If “Jack Reacher: Never Go Back” wasn’t headlined by Tom Cruise and didn’t have a $60 million budget, it would be your average VOD action flick.
The first “Reacher” had enough memorable brass knuckle fight scenes and throwback fun to be worthy of its emerging cult status. The fact that it earned that status makes the personality-devoid sequel a damn shame.
Cruise, an A-lister who no doubt chooses his projects carefully, was once a layered actor. He solidified his star status through surprising and thought-provoking performances in fare like “Collateral” and “Jerry Maguire.”
Now, in his 50s, Cruise seems to have little interest beyond playing the stoic, hero type. He’s the reluctant hero who is always the toughest and smartest guy in the room. The trouble with such roles is we’ve seen them oh, so many times before.
Plus, we know Cruise can do better.
As a character, Reacher is boring. Sure, he’s been sustained through 20-something books, but that likely has more to do with Lee Child’s writing than anything else. On the big screen, Reacher is just another generic tough guy with eye-rolling one liners who takes himself far too seriously.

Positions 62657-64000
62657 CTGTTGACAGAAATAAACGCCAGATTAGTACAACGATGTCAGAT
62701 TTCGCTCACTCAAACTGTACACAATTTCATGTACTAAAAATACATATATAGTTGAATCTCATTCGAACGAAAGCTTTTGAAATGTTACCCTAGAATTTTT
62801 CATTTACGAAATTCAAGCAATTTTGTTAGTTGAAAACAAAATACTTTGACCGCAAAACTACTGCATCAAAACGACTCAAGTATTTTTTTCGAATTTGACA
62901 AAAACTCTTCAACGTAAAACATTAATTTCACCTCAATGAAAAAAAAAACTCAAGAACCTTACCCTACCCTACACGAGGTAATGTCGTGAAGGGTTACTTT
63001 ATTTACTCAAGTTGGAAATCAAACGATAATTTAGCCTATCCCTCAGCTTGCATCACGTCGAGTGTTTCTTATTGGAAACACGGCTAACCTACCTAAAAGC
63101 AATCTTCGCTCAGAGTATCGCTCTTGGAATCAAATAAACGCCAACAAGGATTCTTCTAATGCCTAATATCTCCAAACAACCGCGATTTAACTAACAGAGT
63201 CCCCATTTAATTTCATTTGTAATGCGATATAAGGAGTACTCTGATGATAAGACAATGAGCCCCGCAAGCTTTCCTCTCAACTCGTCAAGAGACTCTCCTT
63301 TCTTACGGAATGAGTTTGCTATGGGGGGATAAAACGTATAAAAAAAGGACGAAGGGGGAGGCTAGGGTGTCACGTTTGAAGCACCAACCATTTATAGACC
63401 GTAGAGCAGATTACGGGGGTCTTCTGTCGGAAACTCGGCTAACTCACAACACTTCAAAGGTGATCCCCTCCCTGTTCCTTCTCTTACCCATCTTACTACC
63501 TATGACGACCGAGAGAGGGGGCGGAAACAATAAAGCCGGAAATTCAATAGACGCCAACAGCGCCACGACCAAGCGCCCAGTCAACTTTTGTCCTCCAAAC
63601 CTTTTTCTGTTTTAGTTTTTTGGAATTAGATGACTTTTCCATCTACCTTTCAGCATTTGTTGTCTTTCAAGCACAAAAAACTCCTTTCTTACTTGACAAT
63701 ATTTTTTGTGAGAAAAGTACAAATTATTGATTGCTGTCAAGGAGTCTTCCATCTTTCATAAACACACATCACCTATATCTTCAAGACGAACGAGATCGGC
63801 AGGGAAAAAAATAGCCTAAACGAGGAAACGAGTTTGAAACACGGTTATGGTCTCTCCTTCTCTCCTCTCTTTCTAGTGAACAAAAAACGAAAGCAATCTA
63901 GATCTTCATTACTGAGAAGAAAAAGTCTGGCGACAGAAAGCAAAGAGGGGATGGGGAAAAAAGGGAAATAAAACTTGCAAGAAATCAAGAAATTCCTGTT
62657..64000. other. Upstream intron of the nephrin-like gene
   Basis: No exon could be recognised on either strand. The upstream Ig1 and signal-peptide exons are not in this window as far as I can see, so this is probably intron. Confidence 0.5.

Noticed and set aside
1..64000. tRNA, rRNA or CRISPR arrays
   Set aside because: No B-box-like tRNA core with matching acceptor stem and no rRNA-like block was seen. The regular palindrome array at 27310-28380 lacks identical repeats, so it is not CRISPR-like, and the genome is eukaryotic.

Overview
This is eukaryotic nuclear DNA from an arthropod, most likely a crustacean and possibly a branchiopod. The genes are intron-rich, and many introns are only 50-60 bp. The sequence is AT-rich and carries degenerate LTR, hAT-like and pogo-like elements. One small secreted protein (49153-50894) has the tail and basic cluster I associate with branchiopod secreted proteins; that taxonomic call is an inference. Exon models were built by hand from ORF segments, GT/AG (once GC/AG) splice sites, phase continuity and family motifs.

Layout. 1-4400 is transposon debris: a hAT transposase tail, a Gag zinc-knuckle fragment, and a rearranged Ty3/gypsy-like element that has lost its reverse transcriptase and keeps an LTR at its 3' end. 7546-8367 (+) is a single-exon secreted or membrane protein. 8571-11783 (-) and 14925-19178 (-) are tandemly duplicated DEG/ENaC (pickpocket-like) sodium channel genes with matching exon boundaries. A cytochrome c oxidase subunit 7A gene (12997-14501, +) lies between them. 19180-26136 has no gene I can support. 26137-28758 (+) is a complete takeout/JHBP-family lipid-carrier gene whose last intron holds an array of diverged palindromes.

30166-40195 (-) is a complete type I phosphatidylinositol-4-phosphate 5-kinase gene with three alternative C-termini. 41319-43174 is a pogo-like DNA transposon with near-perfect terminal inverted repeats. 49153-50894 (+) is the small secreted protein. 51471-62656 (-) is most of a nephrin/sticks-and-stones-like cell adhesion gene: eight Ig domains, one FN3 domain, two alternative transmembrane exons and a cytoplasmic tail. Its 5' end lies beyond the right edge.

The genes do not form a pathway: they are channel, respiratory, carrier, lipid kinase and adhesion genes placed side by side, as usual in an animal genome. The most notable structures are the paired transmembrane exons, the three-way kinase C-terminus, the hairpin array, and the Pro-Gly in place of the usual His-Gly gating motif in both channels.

It’s an issue with the film, too. Thrillers this convoluted should firmly place their tongue in their cheek, or at least have some self awareness, but “Reacher” plays out every scene like we haven’t seen it before.
News flash: We have.
FAST FACT: “Jack Reacher: Never Go Back” made $22 million less at the box office than its 2012 predecessor.
There’s a possible teenage offspring previously unknown to our character, a romantic interest, and a conspiracy even the actors seem to be confused about as they spout off expository dialogue.
Everything about “Jack Reacher: Never Go Back” is average. It’s an expensive example of sanitized Hollywood action content that just happens to have wasted talent everywhere you look.
“Jack Reacher” could have turned into a an interesting franchise, but it’s surely dead in the water now. The only place you’ll find Reacher and his adventures for the next few years will be the pages of Lee Child’s book.
Speaking of Child’s source material, there is one selling point for the “Jack Reacher: Never Go Back (BD/DVD/Digital HD Combo) [Blu-ray]” that may convince “Reacher” fans to drop some cash on the film.
Child has provided an original illustrated Jack Reacher short story for the home video release. The film itself isn’t worth owning. Considering the loyalty of Child’s longstanding fans, the short story itself may be enough reason to buy this home video release.